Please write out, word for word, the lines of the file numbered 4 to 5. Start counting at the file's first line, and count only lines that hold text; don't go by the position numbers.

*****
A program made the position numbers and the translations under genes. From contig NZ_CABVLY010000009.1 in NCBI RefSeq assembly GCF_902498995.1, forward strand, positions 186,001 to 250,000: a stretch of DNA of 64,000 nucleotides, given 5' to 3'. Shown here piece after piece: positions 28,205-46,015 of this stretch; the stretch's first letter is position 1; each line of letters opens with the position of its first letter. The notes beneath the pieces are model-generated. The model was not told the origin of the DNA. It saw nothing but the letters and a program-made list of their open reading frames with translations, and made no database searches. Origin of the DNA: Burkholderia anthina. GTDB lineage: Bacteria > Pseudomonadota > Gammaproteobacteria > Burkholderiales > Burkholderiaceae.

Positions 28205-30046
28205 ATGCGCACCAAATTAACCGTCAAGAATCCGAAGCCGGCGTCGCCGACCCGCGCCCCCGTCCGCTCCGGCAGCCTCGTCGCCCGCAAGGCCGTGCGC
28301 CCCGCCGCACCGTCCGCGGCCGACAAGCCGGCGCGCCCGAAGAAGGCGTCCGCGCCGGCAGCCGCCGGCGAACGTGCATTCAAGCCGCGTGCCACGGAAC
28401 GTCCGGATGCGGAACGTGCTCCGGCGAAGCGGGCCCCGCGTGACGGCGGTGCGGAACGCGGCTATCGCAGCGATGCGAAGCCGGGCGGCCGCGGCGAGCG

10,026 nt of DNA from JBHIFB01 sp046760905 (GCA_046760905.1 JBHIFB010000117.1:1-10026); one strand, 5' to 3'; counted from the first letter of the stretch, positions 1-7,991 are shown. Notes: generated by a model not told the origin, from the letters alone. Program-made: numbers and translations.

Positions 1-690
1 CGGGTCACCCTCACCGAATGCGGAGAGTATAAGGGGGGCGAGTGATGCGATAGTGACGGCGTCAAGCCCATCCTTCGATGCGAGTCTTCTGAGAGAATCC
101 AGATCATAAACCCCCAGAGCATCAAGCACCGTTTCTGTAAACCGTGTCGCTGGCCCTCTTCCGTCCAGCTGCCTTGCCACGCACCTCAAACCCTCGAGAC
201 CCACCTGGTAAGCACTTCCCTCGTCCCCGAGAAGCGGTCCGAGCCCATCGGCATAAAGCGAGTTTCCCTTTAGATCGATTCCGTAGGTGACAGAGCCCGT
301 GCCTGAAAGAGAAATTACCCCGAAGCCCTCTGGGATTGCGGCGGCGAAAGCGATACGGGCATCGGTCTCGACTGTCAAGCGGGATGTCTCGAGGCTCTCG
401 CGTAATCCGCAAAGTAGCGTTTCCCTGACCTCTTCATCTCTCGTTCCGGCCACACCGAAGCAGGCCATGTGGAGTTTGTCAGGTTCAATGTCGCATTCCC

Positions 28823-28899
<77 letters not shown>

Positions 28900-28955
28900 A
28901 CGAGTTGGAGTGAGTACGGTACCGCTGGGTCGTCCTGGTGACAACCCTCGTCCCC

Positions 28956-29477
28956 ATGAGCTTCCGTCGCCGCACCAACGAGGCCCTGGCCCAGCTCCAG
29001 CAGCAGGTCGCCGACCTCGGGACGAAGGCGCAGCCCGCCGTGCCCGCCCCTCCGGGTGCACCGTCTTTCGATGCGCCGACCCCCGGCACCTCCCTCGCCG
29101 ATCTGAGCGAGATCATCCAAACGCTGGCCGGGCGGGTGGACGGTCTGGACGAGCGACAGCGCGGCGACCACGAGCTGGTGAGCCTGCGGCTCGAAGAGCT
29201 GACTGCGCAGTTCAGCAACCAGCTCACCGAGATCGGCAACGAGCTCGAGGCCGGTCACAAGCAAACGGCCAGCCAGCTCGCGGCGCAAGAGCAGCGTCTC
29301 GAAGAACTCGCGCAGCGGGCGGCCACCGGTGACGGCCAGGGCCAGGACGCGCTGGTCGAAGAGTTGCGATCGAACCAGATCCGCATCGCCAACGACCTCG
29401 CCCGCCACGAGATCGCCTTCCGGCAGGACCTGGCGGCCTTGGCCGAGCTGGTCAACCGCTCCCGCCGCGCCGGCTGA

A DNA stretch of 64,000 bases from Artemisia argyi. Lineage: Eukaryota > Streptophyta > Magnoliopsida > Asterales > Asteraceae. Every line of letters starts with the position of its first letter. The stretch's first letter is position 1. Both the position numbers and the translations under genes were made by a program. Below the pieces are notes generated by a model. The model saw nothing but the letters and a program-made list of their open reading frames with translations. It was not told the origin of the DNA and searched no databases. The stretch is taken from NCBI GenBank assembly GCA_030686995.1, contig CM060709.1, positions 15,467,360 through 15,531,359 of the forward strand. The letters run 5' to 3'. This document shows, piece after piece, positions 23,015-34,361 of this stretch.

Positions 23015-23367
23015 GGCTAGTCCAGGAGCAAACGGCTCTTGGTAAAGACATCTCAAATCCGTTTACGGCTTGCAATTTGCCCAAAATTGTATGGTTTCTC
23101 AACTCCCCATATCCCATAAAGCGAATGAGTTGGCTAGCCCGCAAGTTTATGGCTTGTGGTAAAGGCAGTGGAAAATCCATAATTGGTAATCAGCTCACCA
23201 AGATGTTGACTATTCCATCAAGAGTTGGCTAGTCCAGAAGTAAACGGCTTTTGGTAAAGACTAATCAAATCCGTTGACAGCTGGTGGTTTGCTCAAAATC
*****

28301 CCCGCCGCACCGTCCGCGGCCGACAAGCCGGCGCGCCCGAAGAAGGCGTCCGCGCCGGCAGCCGCCGGCGAACGTGCATTCAAGCCGCGTGCCACGGAAC
28401 GTCCGGATGCGGAACGTGCTCCGGCGAAGCGGGCCCCGCGTGACGGCGGTGCGGAACGCGGCTATCGCAGCGATGCGAAGCCGGGCGGCCGCGGCGAGCG